Eight sections deep in the city’s vast 1,100-plus-page draft rewrite of its land use rules sits a footnote that portends a possible legal challenge to come.
But, as an example of just how far-reaching CodeNext is, the warning deals not with sort of buildings Austin might allow, but the types of signs that could be placed on or near them.
Recent court rulings, including one from the U.S. Supreme Court, will likely affect the city’s efforts to revise its billboard and sign rules as part of CodeNext, the city’s staff warns in the footnote. For major billboard owners, the legal uncertainty presents an opportunity to push something they’ve always wanted: digital signs.
“If they do nothing at all, and risk having the city’s sign code stricken because of a court challenge, then it’s the Wild West,” said Russ Horton, the attorney who represents a coalition of billboard owners, local businesses and public safety unions known as Sign On Austin. “What we want to do is avoid a Las Vegas or Times Square-type situation. The city needs to pull its head out of the sand and do something about it.”
In 2015, the Supreme Court struck down a small Arizona town’s sign regulations, finding they inappropriately regulated their content. The next year, the Texas 3rd Court of Appeals struck down much of the state’s highway beautification act, finding it inappropriately regulated political speech.
Horton’s group argues it’s only a matter of time until a legal challenge appears taking the argument one step further: That differing regulations between “on-premises” and “off-premises” signs are unconstitutional as well.
For instance, while businesses are free to put up digital billboards on their building or land, owners of “off-premises” billboards advertising businesses located elsewhere cannot.
The solution pushed by Horton’s group: A series of changes to the city’s sign regulations that would unify the rules for on-premise and off-premise signs, which would allow sign owners to replace vinyl, static billboards with digital ones.
That’s a non-starter for highway beautification group Scenic Texas.
“Communities don’t want these signs in their community, period,” said Margaret Lloyd, vice president of Scenic Texas’ board of directors. “That’s what I get concerned about, when I see an industry coming in and trying to leverage a process to their advantage so that the issue can’t be honestly discussed, separate from creating this atmosphere of fear.”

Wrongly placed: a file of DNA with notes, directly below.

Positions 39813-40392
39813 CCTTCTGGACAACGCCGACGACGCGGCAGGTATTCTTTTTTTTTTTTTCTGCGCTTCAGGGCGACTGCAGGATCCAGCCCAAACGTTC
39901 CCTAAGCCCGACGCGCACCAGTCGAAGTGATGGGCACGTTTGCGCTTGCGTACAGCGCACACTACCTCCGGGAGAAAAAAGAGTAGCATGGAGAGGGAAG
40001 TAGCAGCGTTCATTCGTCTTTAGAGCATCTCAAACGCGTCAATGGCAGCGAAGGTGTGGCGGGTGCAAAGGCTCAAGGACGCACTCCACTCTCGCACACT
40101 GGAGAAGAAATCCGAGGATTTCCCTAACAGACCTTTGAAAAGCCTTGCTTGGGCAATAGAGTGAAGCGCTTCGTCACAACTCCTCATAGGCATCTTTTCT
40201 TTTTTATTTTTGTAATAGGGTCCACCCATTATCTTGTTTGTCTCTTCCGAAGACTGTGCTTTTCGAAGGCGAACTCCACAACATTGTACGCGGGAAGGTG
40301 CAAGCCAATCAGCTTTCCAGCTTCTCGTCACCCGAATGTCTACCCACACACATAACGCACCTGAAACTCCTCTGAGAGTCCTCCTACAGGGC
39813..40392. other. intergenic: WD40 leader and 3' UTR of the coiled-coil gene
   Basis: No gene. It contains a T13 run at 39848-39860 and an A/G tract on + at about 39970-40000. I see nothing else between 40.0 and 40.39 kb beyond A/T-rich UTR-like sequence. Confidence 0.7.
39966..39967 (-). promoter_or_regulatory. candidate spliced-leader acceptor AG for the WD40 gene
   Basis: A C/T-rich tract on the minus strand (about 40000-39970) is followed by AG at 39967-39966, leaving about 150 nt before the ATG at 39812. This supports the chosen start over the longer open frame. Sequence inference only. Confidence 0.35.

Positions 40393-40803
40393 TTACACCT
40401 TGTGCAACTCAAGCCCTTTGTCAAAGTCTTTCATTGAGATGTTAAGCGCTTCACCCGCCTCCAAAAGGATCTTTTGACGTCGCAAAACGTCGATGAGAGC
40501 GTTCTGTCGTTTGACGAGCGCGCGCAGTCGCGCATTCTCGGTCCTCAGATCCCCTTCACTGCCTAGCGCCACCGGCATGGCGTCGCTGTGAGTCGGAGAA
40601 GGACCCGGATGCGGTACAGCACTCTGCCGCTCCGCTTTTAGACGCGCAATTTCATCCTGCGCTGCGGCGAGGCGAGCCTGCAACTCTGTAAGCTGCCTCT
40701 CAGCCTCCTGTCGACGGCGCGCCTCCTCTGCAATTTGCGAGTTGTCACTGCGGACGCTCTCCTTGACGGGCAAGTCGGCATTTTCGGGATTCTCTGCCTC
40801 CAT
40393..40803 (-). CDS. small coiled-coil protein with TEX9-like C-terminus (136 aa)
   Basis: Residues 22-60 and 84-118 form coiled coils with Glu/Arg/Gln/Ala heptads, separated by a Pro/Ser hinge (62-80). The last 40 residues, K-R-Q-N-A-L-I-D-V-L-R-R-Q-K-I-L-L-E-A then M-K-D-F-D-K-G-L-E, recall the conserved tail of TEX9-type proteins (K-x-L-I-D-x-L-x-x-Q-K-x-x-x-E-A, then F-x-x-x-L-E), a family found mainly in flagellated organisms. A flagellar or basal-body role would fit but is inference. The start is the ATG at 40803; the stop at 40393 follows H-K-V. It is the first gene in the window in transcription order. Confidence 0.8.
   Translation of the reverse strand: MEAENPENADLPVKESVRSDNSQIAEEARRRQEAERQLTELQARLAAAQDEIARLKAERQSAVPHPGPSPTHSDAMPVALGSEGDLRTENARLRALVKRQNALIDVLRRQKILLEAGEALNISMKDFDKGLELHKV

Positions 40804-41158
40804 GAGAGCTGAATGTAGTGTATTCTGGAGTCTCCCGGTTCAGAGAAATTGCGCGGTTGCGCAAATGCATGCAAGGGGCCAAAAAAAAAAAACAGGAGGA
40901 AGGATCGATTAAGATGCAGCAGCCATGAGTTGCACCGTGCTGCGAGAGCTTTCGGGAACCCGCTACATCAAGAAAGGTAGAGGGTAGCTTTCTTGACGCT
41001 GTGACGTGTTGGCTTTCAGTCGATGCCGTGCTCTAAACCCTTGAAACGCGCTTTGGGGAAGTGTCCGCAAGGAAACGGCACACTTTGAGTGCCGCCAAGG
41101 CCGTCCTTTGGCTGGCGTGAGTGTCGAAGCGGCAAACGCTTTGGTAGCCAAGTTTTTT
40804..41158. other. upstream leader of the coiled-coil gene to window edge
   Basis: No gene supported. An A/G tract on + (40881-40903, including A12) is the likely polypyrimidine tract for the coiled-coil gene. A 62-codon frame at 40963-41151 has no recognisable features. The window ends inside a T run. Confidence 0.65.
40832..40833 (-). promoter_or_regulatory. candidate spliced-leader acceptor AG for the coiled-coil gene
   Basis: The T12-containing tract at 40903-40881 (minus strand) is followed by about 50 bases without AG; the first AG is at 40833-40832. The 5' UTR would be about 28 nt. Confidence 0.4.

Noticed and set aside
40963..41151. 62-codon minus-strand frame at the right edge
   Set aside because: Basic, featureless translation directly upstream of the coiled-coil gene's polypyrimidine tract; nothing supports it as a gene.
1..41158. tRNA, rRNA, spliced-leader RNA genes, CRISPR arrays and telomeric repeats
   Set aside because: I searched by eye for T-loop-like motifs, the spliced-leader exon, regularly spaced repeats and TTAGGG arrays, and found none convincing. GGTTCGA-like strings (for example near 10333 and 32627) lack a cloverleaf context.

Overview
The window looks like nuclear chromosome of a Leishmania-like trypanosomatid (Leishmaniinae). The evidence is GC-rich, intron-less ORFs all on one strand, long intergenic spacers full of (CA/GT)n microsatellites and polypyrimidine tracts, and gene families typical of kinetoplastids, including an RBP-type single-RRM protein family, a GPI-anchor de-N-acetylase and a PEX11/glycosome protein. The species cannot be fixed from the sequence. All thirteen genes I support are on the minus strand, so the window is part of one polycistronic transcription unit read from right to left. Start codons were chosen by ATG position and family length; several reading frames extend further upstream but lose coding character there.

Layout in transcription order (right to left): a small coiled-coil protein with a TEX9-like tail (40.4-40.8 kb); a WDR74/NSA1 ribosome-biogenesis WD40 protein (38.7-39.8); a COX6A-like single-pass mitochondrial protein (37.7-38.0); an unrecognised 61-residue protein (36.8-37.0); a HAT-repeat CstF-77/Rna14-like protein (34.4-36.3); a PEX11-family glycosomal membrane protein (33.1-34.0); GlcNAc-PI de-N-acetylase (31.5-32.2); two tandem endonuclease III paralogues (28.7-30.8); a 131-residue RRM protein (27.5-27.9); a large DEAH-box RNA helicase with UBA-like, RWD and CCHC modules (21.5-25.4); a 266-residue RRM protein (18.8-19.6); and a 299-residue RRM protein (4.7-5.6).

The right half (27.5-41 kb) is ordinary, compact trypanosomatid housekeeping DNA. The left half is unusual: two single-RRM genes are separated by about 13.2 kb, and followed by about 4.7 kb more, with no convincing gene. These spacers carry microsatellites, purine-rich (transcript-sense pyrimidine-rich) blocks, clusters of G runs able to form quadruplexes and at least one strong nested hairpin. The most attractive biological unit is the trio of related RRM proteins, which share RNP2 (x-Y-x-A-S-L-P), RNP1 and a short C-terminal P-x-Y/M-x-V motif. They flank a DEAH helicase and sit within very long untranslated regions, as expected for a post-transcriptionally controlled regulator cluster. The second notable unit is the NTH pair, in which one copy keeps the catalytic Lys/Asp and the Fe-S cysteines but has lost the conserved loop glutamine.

Horton’s group met with opponents and Mayor Steve Adler late last year in an attempt to resolve their differences, he said. A promised meeting for early this year has yet to take place, he added
“The mayor is facilitating a conversation with some of the stakeholders because a resolution is needed on this issue,” said Adler spokesman Jason Stanford.
City spokeswoman Alina Carnahan described the sign regulations in the currently released CodeNext draft as a placeholder. The city, she said, will roll out its new proposal, which is undergoing legal review, this spring.
The crux of Horton’s argument centers around the 3rd Court of Appeals ruling last August, which struck down key sections of the 1972 Texas Highway Beautification Act.
That case stemmed from a legal challenge brought by the owner of a Planet K shop, who argued the state rules limiting when political signs could be posted along a freeway in Bee Cave improperly limited his First Amendment rights.
The appellate court ruled that the state’s limits on outdoor advertising cannot be enforced because the law improperly regulated billboards and signs based on what they say. That ruling, which has been appealed to the Texas Supreme Court, didn’t directly apply to city or county rules governing billboards.
The Texas appellate court’s ruling relied on the 2015 U.S. Supreme Court ruling in Reed v. Town of Gilbert, which found the Arizona town’s sign ordinance placed improper restrictions on signs being used by a church to inform the public about the time and location of its services.
However, Scenic Texas argues that a challenge against Austin’s rules wouldn’t naturally line up with the existing case law.
And in a concurring opinion to that 2015 Supreme Court ruling, three justices agreed that “(r)ules distinguishing between on-premises and off-premises signs” were acceptable.
“They said, basically, a ban on digital, off-premise, commercial speech is very different from a regulation of on-premise’s noncommercial speech and it’s perfectly OK” under a previous ruling, Lloyd said. “As long as city codes don’t try to regulate noncommercial speech on private property, then they can regulate the rest.”
However, Horton pointed out that a separate concurring opinion from that Supreme Court decision warned the ruling could be more expansive than intended. Additionally, he pointed to the 3rd Court’s decision to strike down most of the Texas Department of Transportation’s authority to regulate billboards, even though the case stemmed from a political sign.
“Local sign codes, in cities and towns, essentially have been modeled after the Highway Beautification Act for the last 30 years,” Horton said. “That’s the problem.”